By Dave Stewart

Progressive metalcore titans ERRA are back with one of their most ambitious outings in tow. Following the huge success of their most recent albums, particularly 2016’s ‘Drift’, their brand new record introduces a version of the band that definitively represents everything they’ve been building since their formation. The new record is self-titled, signalling the beginning of a new chapter for the band. This doesn’t mean they’ve changed their sound, though, not in the slightest. While ‘ERRA’ introduces episodic storytelling to their universe – tackling subjects like depression, anxiety, desperation, uncertainty and many more – this record showcases the band exactly how we’ve come to know them, weaving fresh new ideas into their already immaculate fabric.

This may be the start of something new, but that’s not to say they’ve wiped the slate clean and started with a blank canvas. The thunderous first single ‘Snowblood’, the immediately catchy ‘Divisionary’ and the deliciously melodic ‘Eidolon’ offer up a taste of some of those classic ERRA flavours. The faultless lead guitar work, the blend of angelic and devilish vocals, the impossibly tight rhythm section and sublime spacious atmospherics – it’s all here, just as sharp and imposing as ever before. But there’s far more to this record than the things you already know about them.

This album contains some of the heaviest music ERRA have ever written, and it’s a welcome surprise. The evil tones of ‘Scorpion Hymn’ burst open the gates for waves of flames to crash through, the filthy low tones and Meshuggah-like riffs setting everything in sight ablaze. ‘Gungrave’ and its machine-gun-like chugs have a similar effect, attacking every riff with an almost robotic precision that connects with devastating results. As good as the brutal bits are, the moments they explore the balance between light and dark is where the real magic happens.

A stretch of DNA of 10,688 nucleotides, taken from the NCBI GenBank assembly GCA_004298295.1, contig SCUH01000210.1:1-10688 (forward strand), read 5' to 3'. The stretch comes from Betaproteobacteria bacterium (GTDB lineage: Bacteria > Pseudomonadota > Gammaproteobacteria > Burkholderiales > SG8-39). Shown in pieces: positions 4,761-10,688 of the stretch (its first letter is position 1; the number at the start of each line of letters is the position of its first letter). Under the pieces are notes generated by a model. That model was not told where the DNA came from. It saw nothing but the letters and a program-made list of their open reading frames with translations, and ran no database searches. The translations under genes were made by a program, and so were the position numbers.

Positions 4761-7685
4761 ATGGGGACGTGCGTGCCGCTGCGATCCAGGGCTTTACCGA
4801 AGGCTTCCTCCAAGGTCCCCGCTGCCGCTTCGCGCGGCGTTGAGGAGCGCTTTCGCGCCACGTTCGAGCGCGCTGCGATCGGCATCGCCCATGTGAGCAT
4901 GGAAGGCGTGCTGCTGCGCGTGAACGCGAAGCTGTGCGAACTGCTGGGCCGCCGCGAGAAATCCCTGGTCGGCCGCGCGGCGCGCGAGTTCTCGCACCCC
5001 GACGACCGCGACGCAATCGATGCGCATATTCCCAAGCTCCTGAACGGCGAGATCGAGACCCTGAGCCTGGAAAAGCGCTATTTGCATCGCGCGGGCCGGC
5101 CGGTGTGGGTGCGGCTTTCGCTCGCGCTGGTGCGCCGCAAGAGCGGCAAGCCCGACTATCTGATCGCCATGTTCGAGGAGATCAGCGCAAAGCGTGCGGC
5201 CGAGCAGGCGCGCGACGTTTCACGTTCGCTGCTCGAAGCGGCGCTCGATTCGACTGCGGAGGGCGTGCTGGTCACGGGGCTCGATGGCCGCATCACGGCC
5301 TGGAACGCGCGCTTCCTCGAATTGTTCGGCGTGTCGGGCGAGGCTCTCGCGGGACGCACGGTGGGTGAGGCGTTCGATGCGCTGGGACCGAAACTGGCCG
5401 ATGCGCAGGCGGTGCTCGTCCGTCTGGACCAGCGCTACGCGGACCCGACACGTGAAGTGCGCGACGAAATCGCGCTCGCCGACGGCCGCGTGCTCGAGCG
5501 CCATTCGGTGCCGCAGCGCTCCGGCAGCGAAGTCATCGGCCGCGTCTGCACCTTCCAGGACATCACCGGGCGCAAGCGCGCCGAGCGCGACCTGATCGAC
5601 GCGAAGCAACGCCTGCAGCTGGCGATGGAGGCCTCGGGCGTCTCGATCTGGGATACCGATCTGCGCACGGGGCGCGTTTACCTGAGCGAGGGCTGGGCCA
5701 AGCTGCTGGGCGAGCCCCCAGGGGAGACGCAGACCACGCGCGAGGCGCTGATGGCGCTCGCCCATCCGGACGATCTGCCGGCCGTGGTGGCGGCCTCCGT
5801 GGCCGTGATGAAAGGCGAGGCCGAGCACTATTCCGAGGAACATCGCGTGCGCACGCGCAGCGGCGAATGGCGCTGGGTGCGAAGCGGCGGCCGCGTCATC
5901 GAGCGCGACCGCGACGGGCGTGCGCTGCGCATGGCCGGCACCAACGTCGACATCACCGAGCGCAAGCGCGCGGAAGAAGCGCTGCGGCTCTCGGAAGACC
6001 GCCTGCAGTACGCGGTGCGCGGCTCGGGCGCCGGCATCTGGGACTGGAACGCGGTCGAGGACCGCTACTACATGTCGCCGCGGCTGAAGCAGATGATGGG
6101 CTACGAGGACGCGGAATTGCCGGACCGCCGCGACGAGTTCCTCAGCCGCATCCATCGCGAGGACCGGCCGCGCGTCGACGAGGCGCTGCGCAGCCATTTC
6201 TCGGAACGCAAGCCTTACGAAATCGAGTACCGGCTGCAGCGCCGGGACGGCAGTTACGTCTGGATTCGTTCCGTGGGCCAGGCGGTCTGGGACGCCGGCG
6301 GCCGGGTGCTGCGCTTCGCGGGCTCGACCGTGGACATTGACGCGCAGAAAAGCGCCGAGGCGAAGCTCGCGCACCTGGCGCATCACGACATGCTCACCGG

‘Shadow Autonomous’ is a melodic metalcore masterclass, elegantly shifting dynamics to summon soul-stirring punches that directly connect with all your most tender areas. ‘Electric Twilight’ does something similar whilst allowing the beast to show a few more of its teeth, juxtaposing the soaring heights and harmonious glory with the occasional feral swipe from the shadows. ‘Remnant’ is a non-stop thrash-fest that rips through chaotic riffs and enormous choruses, only slowing down to tear through the occasional breakdown.

The futuristic vibes pouring out of ‘Lunar Halo’ are enchanting, capable of transporting you to another plane as the music dances around you, almost suspending you in their world. ‘House Of Glass’ feels other-worldly, too, as the band take you with them on an exploration of their new territory, a touch of prog influence seeping through with some time signature shifts and Tool-influenced motifs. Then there’s the delightfully moody ‘Vanish Canvas’ and the solemn and heart-rending album closer ‘Memory Fiction’ – if you didn’t think ERRA could get any better, one listen to this record will definitely tell you that they just have.

As expected, the musicianship on show throughout this record is nothing short of breathtaking, with every member of the band flexing their technical muscles at every given opportunity. It’s both the heaviest and the most melodic album of their catalogue, with more breakdowns than ever before that are wonderfully balanced with some of their most intricate and expansive moments. Beginning to end it takes you on a journey that’s incredibly immersive, making you feel every single shift in the mood. This is the most accomplished and mature record of their career.

It’s not just the lyrics that tell a story here, the music does too, endlessly changing and shifting to enhance the potency. It’s powerful and balanced, and yet still manages to be adventurous, both in concept and execution. This is the most accomplished and mature record of their career, and it’s a self-titled record for a reason – this truly is ERRA. Welcome to the new beginning.


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